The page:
How to Be Ready for a Fire Marshal Inspection

Posted January 12, 2023 by Koorsen Fire & Security


Fires pose an omnipresent threat that can strike without warning, so businesses must have a viable fire safety plan in place and ready at all times. An inspection performed by your local fire marshal can help you stay up to code and keep your business safe. With that being said, there are several things you and your employees must do to be ready for your fire marshal inspection. 

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What Is a Fire Marshal Inspection? 

Fire marshal inspections check for building safety code violations and potential fire risks. They're an excellent means to ensure everything stays compliant and properly avoids fire hazards. Each inspector will have a checklist they'll go through when surveying the property for its fire readiness. Failure to comply with the results of your inspection could result in business suspensions or even shutdowns — not to mention the inherent safety risks involved from not being up-to-standard. 

Getting Your Inspection 

Most businesses should anticipate an annual inspection at a minimum. You can schedule your inspection, but be aware that some businesses are subject to unscheduled inspections. These surprise inspections ensure that compliance is constant, not just something that gets put in place when a visit from the fire marshal is expected. 

The evaluation process starts with investigating possible ways a fire could start in the building. Then, they’ll test smoke alarms, sprinkler systems, and fire extinguishers for their usability and preparedness. Fire marshals also usually check exit doors and lighted exit signs to ensure everyone has an easy way out in case of a fire. 

Preparing for Your Inspection 

Knowing what the fire marshal will be looking for is the perfect way to prepare. Fortunately, you can access a cheat sheet specific to your area's fire codes by requesting the enforcement standards through an online document or by directly contacting your fire marshal's office. 

To prepare for your inspection, check for any fire hazards and correct the ones you find. For example, blocked exits, old fire extinguishers, or improper storage of potentially hazardous materials will all be noticed immediately by the fire marshal.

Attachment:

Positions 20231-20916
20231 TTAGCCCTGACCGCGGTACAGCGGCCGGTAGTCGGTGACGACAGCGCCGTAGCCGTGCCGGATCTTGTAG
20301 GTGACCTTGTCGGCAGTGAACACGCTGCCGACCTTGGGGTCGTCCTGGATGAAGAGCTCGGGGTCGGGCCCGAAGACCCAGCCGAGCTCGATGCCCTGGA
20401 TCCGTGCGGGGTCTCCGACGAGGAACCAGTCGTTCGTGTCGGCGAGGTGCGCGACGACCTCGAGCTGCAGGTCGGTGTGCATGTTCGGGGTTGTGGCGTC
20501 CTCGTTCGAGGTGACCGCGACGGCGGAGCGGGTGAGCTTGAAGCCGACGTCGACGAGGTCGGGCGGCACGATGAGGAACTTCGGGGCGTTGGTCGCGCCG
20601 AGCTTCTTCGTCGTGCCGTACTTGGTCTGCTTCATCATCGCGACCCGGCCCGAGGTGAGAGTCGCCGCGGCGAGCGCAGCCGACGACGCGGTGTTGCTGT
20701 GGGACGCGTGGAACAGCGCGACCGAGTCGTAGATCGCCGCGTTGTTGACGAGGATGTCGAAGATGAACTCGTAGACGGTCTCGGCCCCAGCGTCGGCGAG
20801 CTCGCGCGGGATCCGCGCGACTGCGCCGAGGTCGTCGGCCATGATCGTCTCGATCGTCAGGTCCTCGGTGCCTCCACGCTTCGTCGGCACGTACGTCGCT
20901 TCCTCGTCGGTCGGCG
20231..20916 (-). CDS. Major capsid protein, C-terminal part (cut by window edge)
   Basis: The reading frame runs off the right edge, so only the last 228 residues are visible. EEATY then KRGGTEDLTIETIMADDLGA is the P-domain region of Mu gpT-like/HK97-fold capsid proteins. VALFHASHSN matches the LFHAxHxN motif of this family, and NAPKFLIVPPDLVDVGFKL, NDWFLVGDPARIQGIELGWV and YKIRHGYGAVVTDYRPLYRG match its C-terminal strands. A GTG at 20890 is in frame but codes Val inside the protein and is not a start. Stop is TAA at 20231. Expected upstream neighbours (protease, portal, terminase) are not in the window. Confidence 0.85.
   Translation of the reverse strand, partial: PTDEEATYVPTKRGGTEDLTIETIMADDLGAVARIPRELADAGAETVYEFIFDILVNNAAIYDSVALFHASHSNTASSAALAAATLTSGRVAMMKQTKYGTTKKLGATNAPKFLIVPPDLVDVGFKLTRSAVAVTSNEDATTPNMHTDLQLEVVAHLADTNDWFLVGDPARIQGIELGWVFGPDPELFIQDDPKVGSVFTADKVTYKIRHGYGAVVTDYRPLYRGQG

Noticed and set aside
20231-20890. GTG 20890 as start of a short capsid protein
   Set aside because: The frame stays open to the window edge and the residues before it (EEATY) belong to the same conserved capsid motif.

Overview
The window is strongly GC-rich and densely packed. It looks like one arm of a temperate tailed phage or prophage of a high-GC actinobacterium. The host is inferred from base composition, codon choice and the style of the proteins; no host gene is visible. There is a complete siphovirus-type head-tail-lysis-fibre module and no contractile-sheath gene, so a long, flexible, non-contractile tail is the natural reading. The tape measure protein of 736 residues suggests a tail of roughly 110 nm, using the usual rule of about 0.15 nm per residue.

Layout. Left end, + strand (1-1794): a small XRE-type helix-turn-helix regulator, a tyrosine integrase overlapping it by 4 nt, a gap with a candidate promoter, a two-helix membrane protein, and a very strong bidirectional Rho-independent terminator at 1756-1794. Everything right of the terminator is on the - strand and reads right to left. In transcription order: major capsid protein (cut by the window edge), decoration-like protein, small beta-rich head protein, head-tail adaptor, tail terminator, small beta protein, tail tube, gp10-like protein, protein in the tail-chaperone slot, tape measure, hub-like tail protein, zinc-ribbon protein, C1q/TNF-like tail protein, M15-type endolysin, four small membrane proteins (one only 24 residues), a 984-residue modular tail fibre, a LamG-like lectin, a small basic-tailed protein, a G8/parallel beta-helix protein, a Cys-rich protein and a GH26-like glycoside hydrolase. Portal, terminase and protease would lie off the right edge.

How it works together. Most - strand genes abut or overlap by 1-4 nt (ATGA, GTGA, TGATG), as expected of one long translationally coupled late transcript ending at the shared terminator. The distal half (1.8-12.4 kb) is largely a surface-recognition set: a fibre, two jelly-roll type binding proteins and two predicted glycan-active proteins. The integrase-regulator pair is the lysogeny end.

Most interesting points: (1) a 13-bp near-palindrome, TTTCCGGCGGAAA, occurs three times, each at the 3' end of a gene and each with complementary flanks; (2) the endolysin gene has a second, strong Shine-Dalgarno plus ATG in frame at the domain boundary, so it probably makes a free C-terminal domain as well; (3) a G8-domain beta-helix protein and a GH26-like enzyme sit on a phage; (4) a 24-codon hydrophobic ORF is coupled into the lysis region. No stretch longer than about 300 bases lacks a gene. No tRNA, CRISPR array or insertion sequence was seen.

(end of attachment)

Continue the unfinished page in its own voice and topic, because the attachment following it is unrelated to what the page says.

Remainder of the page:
Make sure you know where your previous reports are and have them handy. Schedule an inspection for your fire protection systems if you haven't had one recently, and make any repairs or adjustments as needed. 

What to Do if You Have a Fire Code Violation 

The fire marshal's office will contact you after your inspection to give you your results, which may contain a violation if you weren't properly prepared. Building owners typically have thirty days to make any necessary changes, although that timeframe can be shortened as a result of more egregious violations.  

Have a respected fire protection and service company make the changes and schedule a reinspection as soon as possible. It's also wise to start doing random in-house inspections yourself to avoid future violations. The added reassurance will do wonders for your peace of mind, and you’ll be able to avoid paying any reinspection fees. 

Stay up to date with your local fire codes, have a fire safety checklist that mirrors what a fire marshal uses, and do your best to prepare for your upcoming inspections. If you've done these three things, you can avoid fire code violations and any bad situations turning dire because of otherwise avoidable fire hazards. 

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Topics: Inspection/Testing, Training & Education

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Disclaimer: The information in this article is for informational purposes only. It is believed to be reliable, but Koorsen Fire & Security assumes no responsibility or liability for any errors or omissions in the content of this article. It does not constitute professional advice. The user of this article or the product(s) is responsible for verifying the information's accuracy from all available sources, including the product manufacturer. The authority having jurisdiction should be contacted for code interpretations.